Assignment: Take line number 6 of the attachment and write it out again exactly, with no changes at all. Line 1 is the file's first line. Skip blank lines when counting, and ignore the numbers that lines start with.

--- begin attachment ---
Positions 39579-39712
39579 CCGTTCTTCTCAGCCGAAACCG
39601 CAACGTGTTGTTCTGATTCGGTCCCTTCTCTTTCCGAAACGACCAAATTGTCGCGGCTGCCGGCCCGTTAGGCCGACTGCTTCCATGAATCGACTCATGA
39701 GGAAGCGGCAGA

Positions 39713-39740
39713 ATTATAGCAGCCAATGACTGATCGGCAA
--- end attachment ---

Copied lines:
39713 ATTATAGCAGCCAATGACTGATCGGCAA